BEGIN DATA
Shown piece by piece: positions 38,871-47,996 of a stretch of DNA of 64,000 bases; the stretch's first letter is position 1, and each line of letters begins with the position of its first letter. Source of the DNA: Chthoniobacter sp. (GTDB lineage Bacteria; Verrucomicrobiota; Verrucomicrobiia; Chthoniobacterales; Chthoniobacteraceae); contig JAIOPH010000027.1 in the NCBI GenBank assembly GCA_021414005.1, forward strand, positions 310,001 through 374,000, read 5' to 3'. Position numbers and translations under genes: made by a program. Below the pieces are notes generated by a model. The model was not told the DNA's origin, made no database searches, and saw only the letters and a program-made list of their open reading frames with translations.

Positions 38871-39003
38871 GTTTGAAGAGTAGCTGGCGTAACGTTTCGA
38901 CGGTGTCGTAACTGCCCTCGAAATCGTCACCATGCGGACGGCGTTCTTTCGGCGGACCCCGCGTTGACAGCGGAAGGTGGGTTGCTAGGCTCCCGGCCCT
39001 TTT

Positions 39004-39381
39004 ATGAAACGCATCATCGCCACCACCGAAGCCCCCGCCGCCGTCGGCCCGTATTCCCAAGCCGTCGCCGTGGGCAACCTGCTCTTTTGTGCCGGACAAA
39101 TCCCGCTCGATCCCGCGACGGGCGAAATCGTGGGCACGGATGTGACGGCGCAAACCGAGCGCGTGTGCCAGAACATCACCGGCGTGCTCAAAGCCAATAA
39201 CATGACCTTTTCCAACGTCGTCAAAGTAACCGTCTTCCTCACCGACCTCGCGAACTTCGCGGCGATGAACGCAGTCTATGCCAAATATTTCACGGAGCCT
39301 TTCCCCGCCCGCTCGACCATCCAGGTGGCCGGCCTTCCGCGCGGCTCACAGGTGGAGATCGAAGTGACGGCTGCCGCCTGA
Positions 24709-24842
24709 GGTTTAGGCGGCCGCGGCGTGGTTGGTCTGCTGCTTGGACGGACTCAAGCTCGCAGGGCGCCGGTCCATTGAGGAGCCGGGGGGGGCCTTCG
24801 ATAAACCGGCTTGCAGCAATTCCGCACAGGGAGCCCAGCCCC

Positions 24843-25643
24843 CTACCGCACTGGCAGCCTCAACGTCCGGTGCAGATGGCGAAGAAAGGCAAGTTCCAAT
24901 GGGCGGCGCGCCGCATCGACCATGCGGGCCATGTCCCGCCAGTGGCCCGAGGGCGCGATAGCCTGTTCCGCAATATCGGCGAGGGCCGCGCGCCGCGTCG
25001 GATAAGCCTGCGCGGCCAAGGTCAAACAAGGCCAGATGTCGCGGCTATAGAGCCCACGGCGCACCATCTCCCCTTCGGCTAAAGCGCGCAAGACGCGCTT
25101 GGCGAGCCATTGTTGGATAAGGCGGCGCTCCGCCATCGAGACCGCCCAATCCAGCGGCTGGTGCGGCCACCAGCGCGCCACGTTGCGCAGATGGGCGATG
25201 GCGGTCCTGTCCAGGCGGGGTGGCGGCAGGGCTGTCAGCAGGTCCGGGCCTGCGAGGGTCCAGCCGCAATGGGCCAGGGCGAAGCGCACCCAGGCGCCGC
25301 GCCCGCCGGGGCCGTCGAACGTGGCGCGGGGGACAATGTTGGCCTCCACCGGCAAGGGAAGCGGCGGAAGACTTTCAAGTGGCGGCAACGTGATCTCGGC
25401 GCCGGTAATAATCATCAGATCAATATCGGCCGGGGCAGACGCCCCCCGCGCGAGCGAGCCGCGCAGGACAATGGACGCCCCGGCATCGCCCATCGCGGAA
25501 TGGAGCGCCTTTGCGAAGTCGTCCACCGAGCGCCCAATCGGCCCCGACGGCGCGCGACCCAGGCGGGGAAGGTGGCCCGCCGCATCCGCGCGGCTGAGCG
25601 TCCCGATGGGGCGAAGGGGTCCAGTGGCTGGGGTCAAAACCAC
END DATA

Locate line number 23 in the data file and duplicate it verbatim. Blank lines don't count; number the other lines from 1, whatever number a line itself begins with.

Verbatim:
25601 TCCCGATGGGGCGAAGGGGTCCAGTGGCTGGGGTCAAAACCAC